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Update: Time is right for Palm sale, analysts say

Company is profitable, but is being outgunned by larger competitors

By David Haskin
February 20, 2007 12:00 PM ET

Computerworld - Rumors circulated late last week on Wall Street that Palm Inc. was putting itself up for sale, which one industry analyst said would be a good idea.

"I think it would be a good thing if they were purchased," said Gartner Inc. analyst Ken Dulaney. "They're doing well now, but they need more capital to do the things they need to do."

The rumors late last week drove up the price of Palm stock. Palm spokeswoman Marlene Somsak said late Monday that the company does not comment on rumors and speculation. "There's new ones every day," she said.

Dulaney said he had no direct knowledge that, as several news stories indicated, Palm was preparing itself for sale. He did say, however, that Palm investors told another Gartner analyst of the preparations.

"The rumor that [Palm] is in play came from investors," Dulaney said. Whether the stories are true, Dulaney said that Palm, which is currently profitable, can't keep up its profitability over the long haul, particularly with its popular Treo line of smart phones starting to show its age.

"Today, the big guys can do new [phone] models every six months," Dulaney said. "Palm just can't do that. The Treo has been out there far too long. Its electronics have been upgraded, but it's just too thick."

Dulaney was referring to the trend toward ever-thinner and smaller smart phones, such as the Motorola Q, Samsung's BlackJack and Research In Motion's Pearl. Even RIM's long-popular BlackBerry line aimed at business users received an overhaul recently with release of the thinner, smaller BlackBerry 8800.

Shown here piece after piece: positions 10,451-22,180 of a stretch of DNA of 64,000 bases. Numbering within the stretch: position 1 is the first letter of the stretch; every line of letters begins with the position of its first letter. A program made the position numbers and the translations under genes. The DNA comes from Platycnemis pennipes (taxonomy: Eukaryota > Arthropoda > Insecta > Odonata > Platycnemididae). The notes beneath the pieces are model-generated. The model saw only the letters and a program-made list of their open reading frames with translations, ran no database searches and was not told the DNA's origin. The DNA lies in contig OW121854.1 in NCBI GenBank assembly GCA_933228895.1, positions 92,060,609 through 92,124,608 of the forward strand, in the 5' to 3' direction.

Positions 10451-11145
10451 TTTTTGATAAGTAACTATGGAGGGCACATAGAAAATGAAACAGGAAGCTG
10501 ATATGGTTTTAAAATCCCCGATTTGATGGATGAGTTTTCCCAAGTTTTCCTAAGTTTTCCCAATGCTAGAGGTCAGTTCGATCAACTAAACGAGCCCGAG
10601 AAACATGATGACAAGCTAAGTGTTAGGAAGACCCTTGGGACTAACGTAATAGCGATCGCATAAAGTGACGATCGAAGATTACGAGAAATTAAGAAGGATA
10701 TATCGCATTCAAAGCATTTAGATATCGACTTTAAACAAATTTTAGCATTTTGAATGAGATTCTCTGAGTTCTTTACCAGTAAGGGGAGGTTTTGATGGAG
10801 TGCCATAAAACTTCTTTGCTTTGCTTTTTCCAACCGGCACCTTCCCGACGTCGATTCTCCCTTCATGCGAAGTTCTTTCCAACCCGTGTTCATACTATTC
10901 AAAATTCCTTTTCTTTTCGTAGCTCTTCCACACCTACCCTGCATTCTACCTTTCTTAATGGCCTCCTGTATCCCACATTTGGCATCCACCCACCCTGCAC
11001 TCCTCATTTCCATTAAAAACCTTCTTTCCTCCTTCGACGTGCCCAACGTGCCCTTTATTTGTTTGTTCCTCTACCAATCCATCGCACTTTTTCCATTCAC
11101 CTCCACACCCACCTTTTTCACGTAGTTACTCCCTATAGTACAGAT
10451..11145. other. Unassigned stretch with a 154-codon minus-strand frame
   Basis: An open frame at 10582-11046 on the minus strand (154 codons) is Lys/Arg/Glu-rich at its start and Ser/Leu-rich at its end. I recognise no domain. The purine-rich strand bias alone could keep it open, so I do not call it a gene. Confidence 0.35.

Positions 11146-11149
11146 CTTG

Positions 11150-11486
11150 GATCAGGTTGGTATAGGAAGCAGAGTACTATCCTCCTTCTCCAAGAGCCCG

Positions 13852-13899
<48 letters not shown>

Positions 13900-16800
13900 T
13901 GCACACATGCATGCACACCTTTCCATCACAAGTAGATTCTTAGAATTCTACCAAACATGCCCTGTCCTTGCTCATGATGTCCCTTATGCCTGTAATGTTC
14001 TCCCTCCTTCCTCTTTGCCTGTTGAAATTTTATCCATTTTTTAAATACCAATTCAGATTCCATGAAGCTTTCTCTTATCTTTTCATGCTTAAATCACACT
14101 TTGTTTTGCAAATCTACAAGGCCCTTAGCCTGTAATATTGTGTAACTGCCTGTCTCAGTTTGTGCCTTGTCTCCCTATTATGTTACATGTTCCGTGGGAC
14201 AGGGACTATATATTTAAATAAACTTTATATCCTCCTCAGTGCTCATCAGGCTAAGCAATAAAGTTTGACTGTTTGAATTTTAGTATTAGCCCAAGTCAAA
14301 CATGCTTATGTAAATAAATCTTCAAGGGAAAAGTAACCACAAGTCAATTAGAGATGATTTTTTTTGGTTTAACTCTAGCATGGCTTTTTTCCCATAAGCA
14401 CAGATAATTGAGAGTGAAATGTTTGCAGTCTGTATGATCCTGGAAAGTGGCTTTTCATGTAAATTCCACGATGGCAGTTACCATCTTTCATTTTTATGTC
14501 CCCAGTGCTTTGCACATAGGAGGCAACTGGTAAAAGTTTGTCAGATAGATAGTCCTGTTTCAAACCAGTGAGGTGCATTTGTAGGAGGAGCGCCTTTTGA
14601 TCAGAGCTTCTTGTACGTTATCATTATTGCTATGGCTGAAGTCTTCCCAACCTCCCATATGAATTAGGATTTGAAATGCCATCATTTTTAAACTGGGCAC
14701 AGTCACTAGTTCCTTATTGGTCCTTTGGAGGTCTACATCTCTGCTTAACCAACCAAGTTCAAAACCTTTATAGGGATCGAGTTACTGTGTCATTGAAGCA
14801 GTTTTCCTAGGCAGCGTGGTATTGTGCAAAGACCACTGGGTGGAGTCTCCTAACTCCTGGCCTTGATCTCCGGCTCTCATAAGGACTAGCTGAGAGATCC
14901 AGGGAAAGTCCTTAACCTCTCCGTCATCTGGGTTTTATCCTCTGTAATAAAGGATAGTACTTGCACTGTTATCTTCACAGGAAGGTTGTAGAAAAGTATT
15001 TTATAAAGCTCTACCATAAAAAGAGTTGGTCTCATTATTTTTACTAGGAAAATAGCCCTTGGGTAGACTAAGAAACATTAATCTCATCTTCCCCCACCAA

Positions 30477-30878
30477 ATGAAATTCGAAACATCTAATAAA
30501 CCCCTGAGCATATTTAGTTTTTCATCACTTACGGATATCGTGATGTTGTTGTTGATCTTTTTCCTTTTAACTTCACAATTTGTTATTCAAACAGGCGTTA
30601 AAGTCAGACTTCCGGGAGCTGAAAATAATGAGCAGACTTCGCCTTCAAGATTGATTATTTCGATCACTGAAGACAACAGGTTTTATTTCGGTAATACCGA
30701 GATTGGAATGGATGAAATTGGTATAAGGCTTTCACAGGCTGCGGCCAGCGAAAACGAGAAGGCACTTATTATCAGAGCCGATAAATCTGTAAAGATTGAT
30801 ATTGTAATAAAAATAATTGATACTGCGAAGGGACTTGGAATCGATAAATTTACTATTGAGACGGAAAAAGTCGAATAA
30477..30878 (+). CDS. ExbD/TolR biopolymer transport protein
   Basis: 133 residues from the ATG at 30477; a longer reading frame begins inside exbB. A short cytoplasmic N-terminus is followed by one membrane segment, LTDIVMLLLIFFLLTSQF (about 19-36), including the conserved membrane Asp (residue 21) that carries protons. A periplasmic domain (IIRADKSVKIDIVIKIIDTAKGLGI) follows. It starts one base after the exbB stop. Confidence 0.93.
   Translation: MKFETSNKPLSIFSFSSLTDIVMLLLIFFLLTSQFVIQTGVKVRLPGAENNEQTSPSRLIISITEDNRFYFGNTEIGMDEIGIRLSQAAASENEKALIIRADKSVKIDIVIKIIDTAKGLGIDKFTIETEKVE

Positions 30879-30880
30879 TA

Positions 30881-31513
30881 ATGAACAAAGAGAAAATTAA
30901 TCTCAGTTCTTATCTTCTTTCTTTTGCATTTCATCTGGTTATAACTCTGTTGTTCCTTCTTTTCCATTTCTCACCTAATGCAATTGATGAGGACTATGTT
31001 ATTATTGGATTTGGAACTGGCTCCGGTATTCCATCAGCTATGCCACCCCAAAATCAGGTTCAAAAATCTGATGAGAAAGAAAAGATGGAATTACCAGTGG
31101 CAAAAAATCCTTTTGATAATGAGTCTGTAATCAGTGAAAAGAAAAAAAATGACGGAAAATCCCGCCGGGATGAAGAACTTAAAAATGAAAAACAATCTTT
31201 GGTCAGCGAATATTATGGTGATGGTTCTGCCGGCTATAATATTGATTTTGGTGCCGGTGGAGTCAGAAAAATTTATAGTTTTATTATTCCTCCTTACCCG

Another analyst, Miro Kazakoff, said the market for smart phones is changing rapidly and the Treo has not been keeping up with its competitors. Kazakoff is director of the wireless practice for Compete Inc., a consulting company that monitors Web activity at specific sites to determine user behavior.

In particular, Kazakoff said that phone vendors have started offering lower-cost smart phones aimed at consumers. And while Palm responded to this trend with its low-cost Treo 680, that device isn't doing as well as higher-visibility devices like the Samsung BlackJack and the Motorola Q.

"What we've seen -- and it's not a great sign for Palm -- is that 50 percent of those looking at the BlackBerry Pearl are also looking at the BlackJack, but less than 15 percent of that same group are considering the Treo 680," Kazakoff said. "A lot of these shoppers haven't considered smart phones before and the Treo isn't as much on their radar as the others."

One issue might be that the Treo is bigger and thicker than its newer competitors, Kazakoff said. But another problem relates to the size of Palm as a company.

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